In a preferred embodiment of the present invention, the barrel of a projectile-firing device is adapted to include a pair of flanges around the outer surface of the barrel. The flanges are in a facing, spaced-apart relationship such that a pair of substantially semi-cylindrical brake shoes is accommodated therebetween in a nesting position preventing lateral movement of the brake shoes relative to the barrel while allowing the brake shoes to move radially relative to the barrel. Coil or other suitable springs are provided between the edges of each brake shoe wherein the brake shoes are urged in an outward radial direction. When the projectile-firing device, brake shoe pair, and coil spring combination is positioned coaxially within an elongated tube and a projectile fired, the springs urge the brake shoes against the inner surface of the tube creating friction and thus the recoil is mitigated. A variety of springs and/or spacers to foreshorten the springs provides the flexibility needed to match the friction to a variety of recoil mitigation needs.
Accordingly, the principle object of the present invention is to provide a friction brake recoil mitigation apparatus that is readily adapted to a variety of supports, projectile-firing devices, projectiles, and projectile velocities for mitigating the recoil of such devices when the device is fired. Further objects, advantages, and novel aspects of the present invention will become apparent from a consideration of the drawings and subsequent detailed description.
The subsequent detailed description particularly refers to the accompanying figures in which:
FIG. 1 is a perspective view of the recoil-mitigated projectile firing device.
FIG. 2 is a exploded assembly view of the recoil-mitigated projectile-firing device according to the teachings of the present invention.
FIG. 3 is a cutaway elevation view of the recoil-mitigated projectile-firing device.
FIG. 4 is a lateral sectional view taken along the line 4—4 of FIG. 3.
FIG. 5 is a cross-sectional view taken along the line 5—5 of FIG. 3.
FIG. 6 is cross-sectional view taken along the line 6—6 of FIG. 3 showing a low-friction coating on a portion of the inner surface of a guide tube. FIG. 7 is a graphical representation of the impulse curve for a non-mitigated recoil versus a mitigated recoil.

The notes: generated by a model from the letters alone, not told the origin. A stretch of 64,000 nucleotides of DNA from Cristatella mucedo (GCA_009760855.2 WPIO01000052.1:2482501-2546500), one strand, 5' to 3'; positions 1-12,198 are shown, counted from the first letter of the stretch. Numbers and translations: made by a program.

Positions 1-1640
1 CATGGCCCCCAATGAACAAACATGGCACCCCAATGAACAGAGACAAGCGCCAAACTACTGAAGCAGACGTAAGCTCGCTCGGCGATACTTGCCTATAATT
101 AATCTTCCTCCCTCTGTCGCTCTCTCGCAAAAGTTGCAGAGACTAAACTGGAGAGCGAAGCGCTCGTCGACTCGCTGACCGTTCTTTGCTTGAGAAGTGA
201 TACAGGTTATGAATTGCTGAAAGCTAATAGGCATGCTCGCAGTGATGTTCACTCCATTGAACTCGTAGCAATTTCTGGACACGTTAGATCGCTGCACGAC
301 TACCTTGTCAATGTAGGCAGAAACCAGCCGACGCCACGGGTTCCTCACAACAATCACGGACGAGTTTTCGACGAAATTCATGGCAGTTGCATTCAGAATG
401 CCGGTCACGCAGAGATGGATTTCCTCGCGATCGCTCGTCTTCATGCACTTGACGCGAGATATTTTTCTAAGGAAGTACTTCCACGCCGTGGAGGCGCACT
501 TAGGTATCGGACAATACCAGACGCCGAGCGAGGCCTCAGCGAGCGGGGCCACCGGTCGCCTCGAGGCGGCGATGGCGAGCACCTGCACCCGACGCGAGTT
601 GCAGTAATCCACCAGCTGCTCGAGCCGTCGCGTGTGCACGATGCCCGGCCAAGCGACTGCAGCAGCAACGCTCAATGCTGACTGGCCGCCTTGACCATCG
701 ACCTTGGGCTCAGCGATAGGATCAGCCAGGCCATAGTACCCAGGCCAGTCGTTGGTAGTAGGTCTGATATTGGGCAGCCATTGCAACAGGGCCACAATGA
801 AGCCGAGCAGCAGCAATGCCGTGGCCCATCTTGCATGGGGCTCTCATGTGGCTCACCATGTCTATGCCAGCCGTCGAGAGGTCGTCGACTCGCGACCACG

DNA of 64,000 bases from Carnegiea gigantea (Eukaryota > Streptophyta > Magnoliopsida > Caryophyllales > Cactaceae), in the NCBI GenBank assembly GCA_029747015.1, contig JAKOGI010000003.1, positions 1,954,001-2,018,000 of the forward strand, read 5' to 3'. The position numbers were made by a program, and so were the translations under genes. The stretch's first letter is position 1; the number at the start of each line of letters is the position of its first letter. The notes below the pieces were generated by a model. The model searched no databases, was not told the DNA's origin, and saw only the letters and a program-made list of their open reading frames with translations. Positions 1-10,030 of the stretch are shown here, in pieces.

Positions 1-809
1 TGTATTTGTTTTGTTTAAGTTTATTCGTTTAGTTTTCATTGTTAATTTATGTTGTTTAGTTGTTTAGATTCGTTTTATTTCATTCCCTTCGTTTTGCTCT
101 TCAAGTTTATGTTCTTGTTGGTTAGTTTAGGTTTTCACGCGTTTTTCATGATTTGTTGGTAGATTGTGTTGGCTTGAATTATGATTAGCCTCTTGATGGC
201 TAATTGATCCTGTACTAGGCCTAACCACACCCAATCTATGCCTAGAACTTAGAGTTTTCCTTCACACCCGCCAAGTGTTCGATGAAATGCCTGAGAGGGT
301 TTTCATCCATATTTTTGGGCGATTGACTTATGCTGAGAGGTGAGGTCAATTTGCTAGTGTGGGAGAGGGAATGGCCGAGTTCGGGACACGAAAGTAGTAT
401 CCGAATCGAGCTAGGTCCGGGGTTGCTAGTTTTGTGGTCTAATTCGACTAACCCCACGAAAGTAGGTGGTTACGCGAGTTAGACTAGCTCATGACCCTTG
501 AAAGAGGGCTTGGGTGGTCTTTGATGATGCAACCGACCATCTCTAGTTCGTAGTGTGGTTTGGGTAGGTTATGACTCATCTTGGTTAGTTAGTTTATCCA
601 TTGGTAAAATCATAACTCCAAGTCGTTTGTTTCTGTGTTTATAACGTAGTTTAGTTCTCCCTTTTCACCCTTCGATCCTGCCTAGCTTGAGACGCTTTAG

FIG. 8 perspective view of a clamshell design of a guide tube.
FIG. 9 is an elevation view showing a clamp formed to include shoulders to limit the rotational movement of the brake shoes.
FIG. 10 is a perspective view of a clamshell design of the brake shoes.
An exploded assembly view of a recoil-mitigated projectile-firing device is shown in FIG. 2. Barrel 30 represents a commercially available projectile-firing device. More specifically, an explosives disrupter such as a PAN (Percussion Actuated Non-electric) disrupter, distributed by Ideal Products, Lexington, Ky. under the trademark PAN DISRUPTER under license from Sandia National Laboratories, Albuquerque, N.Mex., a Lockheed Martin company, may be used. Other manufacturers of similar devices include, Royal Arms International, Woodland Hills, Calif. Such devices also typically include a breech enclosing a firing mechanism and means for firing the device (all not shown). A brake 40 is attached to the barrel 30 and the combination of the barrel 30 and the brake 40 is frictionally positioned within a guide tube 20 prior to firing. Typically, the guide tube 20 is attached to a support frame 22 (FIG. 1) or robotic device (not shown). As a reaction to the projectile being fired, the brake 40-barrel combination moves backward relative to the guide tube 20 and friction created between the brake 40 and the guide tube 20 acts to mitigate the recoil of the device 10. Thus, the energy of the sudden recoil impulse is partially converted to heat, is spread out over a longer period of time, and its maximum force is reduced. It is understood, however, that the brake 40 need not be attached to the barrel 30 and the combination move relative to the guide tube 20. It will be recognized by those skilled in the art, that it is within the scope and spirit of the invention that the brake 40 may be attached to the guide tube 20 and the barrel 30 move relative to the brake 40-guide tube 20 combination.
As shown in FIGS. 2, 3, and 4, the brake 40 provides a friction, or stopping force with the guide tube 20 which mitigates the recoil motion of the device 10. The brake 40 includes a clamp 60 attachable to the barrel 30. (Also shown in FIG. 2.) As shown in FIGS. 2, 3, and 4, the clamp 60 is formed to include a first and a second flange 62 at either end. Two or more brake shoes 50 are sized to nest between flanges 62 whereby the lateral movement of the brake shoes 50 relative to the barrel 30 is restricted.